said, according to Bin Laden - La Verite Interdite, a French book
released after 9/11. In any event, the British press later reported
that Pakistan's secret service had relayed the news to the Taliban's
leadership. So much for the element of surprise.
The Plots Thicken
When revelations eventually surfaced that the US had received
credible warnings of an impending attack by Middle Eastern radicals,
officials protested that the information was too vague and that,
in any case, President Bush did not know about the possibility
that airplanes might be hijacked until an August 6, 2001 briefing.
A key element of this defense was that intelligence available
to the CIA, including a report forwarded from Russian intelligence
that 25 terrorist pilots had been training specifically for suicide
missions, simply never reached the president's desk. Neither,
apparently, did a July 10 report from the FBI's Phoenix office.
In that document, a well-respected field agent had warned that
the unusual number of Middle Eastern men enrolling in US flight
schools might be part of a bin Laden plot. Although his analysis
did make it to headquarters, follow up action was delayed, supposedly
due to the expense and staff time involved.
Was this simply a matter of poor coordination? True or not,
that was quickly adopted as the most convenient explanation. Yet
credible evidence points in other directions. To start, the government
had been taking steps toward military action against Afghanistan
for some time, and Bush obviously knew bin Laden was a serious
threat. Surely, coordination wasn't the only issue. But even more
troubling was a report that the CIA may have made contact with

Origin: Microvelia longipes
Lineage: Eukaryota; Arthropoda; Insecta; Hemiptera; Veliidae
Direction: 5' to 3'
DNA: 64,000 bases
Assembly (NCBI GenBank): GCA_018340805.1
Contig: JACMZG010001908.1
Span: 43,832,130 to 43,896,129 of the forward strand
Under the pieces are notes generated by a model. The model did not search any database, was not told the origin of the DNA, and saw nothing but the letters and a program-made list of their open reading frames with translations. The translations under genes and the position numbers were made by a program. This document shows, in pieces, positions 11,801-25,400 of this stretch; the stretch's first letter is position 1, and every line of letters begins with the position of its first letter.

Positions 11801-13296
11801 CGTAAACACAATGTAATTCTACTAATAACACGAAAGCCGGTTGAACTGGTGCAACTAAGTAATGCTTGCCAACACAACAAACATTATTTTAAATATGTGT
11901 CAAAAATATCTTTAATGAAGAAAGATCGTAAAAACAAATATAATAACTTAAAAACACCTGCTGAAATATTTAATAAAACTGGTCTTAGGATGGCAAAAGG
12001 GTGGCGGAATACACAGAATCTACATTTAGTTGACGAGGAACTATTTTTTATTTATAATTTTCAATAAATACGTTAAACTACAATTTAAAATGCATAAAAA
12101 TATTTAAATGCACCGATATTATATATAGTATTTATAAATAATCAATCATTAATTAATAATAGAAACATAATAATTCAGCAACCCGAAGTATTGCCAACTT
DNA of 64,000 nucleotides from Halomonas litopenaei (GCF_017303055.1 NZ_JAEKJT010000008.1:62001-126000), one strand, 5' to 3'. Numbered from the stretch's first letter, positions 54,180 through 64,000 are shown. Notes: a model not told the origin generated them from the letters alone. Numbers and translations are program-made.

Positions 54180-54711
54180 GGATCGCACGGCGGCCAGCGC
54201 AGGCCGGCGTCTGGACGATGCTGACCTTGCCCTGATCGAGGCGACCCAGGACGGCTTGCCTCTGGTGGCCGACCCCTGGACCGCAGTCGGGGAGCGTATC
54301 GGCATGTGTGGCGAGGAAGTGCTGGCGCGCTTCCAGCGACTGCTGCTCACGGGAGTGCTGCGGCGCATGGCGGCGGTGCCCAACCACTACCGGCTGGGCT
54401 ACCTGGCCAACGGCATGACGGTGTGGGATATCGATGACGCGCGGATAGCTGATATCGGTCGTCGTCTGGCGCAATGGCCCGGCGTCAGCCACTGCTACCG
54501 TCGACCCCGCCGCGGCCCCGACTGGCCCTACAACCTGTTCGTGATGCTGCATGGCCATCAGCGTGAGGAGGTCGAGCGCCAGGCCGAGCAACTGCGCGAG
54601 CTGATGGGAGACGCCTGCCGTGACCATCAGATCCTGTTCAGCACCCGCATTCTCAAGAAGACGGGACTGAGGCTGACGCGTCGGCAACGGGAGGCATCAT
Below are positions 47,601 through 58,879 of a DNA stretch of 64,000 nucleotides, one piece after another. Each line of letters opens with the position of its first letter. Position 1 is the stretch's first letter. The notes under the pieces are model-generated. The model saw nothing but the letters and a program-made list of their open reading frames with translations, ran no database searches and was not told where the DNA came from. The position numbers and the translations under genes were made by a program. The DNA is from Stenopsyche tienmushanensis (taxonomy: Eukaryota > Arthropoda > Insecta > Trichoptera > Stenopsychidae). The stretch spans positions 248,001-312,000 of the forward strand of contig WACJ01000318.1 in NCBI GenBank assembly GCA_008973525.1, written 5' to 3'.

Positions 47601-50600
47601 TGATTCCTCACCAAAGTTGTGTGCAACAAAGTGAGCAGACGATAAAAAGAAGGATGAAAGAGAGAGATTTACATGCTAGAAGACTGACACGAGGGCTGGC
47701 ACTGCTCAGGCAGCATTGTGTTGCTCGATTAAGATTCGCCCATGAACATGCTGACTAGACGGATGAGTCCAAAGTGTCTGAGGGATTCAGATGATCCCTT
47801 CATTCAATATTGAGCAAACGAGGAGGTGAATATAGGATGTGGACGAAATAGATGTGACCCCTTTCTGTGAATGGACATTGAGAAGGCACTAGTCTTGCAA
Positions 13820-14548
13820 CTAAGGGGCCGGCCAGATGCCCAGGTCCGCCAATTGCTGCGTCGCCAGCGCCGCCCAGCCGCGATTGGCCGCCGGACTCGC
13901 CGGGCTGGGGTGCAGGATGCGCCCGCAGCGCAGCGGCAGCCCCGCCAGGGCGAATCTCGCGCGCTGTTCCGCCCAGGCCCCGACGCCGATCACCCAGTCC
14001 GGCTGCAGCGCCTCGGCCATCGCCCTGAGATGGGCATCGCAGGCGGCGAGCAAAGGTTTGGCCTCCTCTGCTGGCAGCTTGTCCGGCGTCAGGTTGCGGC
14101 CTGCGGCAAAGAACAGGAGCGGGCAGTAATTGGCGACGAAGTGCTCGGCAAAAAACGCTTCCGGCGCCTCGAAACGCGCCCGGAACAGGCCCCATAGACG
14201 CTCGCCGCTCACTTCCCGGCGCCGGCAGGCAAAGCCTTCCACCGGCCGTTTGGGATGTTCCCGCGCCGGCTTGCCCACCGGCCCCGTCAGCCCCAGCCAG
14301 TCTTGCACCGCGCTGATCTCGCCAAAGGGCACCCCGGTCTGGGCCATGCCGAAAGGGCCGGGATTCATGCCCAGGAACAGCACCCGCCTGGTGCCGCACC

the "evildoer" two months before the attacks.
According to a controversial story in the French paper Le
Figaro, published on October 31, 2001, bin Laden allegedly received
treatments for his kidney ailment at a hospital in Dubai, a Gulf
port city, sometime between July 4 and 14. While there, he reportedly
met with someone from the CIA. "Several days later the CIA
officer bragged to his friends about having visited the Saudi
millionaire," the story claimed. "From authoritative
sources, this CIA agent visited CIA headquarters on July 15th,
the day after bin Laden's departure for Quetta." Although
an intelligence finding issued by President Clinton before leaving
office made him eligible for execution, for some reason bin Laden
was allowed to leave without incident on a private jet, the French
Among other things, the story indicated that Arab diplomatic
sources and French intelligence itself believed "precise
information was communicated to the CIA concerning terrorist attacks
aimed at American interests in the world, including its own territory."
In a subsequent meeting with French intelligence, it added, US
agents asked for details about Algerian activists connected to
bin Laden through Dubai banks. But when asked, What do you fear
in the coming days? they "responded with incomprehensible
Finally, the French expose charged that "the FBI discovered